8 December 2016

Renewable Futures: disruptive innovation and the energy sector

Regen’s Renewable Futures conference and exhibition is one of the annual dates in the diary where our sector gets together, takes stock and looks ahead. This year, however, it had a more febrile atmosphere as participants recognised the speed and scale of change in the energy sector driven by disruptive changes, these include:

  • falling costs, driven by the global market, that now mean that wind and solar will be cheaper than the next generation of combined gas turbines.
  • the grid is changing with National Grid recognising that “2015 was the last year we operated the system in the way it has operated for the last 50 years.”
  • flexibility is where the value is, rather than the previous straightforward concern for MWs on the ground.
  • the need to look at links between electricity, heat and transport – for example the implications of electric vehicles for power generation and distribution
  • the take off of interest in storage in 2016, as falling costs and new revenue streams emerge.

Leading change

The impact of these changes on business models was explored in a CEO forum that brought together Carla Tully from AES, Tess Sundelin from Green Hedge and Mary Walsh from Cambourne Capital for a detailed discussion of how their companies are navigating recent changes to the energy market.

All three companies are investing in storage and it was clear that this has not been a spur of the moment decision; each company’s horizon scanning processes picked up the opportunity a number of years ago and developed a strategic approach to exploring the opportunity. 

The message is that in a time of rapid change the ability to spot new opportunities and to make dramatic changes to your business model in order to lead change, will be vital.

Flexibility and the network

A quote on the day from Carla Tully sums up the critical role the network will play in a decentralised system as “the conductor in the decentralised energy orchestra”.  

The most striking thing about hearing from National Grid, Western Power Distribution, UK Power Networks, Scottish and Southern Energy Networks is the consistency of the overall message. National Grid, once the guardian of a centralised power system now talks about the three Ds of decarbonisation, decentralisation and digitisation. Distribution Network Operators (DNOs) are all embracing the switch to Distribution Systems Operator (DSO) and their role in balancing supply and demand at a local level.

This shift from the old ‘fit and forget’ model is, however, a major challenge, DSOs need to have greater access to data, better visibility of their network, greater controls, strong forecasting and greater coordination with National Grid.

The changes in the power system are difficult enough, however as Wales & West Utilities discussed we need to shift to a multi-vector future energy system. This could include biomethane and hydrogen injection to the gas grid, distributed generation connecting to a smart grid, heat and electricity storage, electric vehicles, and hybrid gas and electric heating technologies. 

The role of policy makers and regulators

The recent publication by the Department of Business, Energy and Industrial Strategy (BEIS) and Ofgem of a call for evidence on “Smart and Flexible Energy” set the scene for discussion through the day on the role policy makers and regulators in this changing system. The government has a difficult balancing act to play, it needs to ensure secure energy supplies, but its role is not to protect incumbent business models.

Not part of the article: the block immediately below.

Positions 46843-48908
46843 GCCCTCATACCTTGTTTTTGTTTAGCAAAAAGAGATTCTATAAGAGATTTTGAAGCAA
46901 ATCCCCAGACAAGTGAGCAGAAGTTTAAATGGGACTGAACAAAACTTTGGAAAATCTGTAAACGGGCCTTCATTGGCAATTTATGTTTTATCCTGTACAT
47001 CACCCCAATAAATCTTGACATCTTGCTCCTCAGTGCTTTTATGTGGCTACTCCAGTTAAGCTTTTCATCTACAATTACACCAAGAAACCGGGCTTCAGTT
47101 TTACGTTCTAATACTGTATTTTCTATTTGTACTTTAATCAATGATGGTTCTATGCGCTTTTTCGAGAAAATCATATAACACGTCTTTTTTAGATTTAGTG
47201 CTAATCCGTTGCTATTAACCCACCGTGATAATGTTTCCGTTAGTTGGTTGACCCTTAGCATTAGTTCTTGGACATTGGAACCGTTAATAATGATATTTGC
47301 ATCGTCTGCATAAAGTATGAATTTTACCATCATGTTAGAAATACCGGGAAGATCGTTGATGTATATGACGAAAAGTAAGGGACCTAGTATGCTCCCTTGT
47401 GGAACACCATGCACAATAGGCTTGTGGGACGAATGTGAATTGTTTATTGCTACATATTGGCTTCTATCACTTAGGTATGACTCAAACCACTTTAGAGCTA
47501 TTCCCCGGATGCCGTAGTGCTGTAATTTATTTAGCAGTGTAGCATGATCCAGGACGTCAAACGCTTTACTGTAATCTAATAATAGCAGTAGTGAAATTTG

Clive Maxwell, director general, energy efficiency and heat for BEIS acknowledged the intense technological innovation that we are witnessing across the whole energy system and the benefits this brings; highlighting the role of Government to create the right framework to enable this to flourish.

The ‘Smart’ call for evidence focuses in on five areas.

  • Removing barriers to storage and demand side response
  • Improving price signals
  • Catalysing innovation
  • Making sure flexibility providers can compete fairly
  • Assessing changes to roles and responsibilities

One topic the call makes little mention of is the need to balance supply and demand at a local level, rather than simply the current national balancing model.

BEIS and Ofgem, therefore, used Renewable Futures to hold a detailed session discussing local approaches. This divides into two opportunities: 1) the role of local trusted intermediaries in helping people understand the changes in generation, supply and use of energy – and how it affects them and 2) geographical approaches to aggregating flexibility.

The clear message from the discussion was that there needs to be clear routes to market at a local geographical level to enable a wide range of potential flexibility providers to participate.

Conclusions

There is a remarkable degree of consensus that the shift to a decentralised, flexible energy system is now unstoppable. The challenge is now to navigate that shift. Other sectors of the economy have seen how disruptive innovation can destroy value in incumbent business models whilst creating huge new opportunities. Expect 2017 to be the year new business models in the energy sector start to emerge at scale.

Author: Merlin Hyman

Contact: mhyman@regensw.co.uk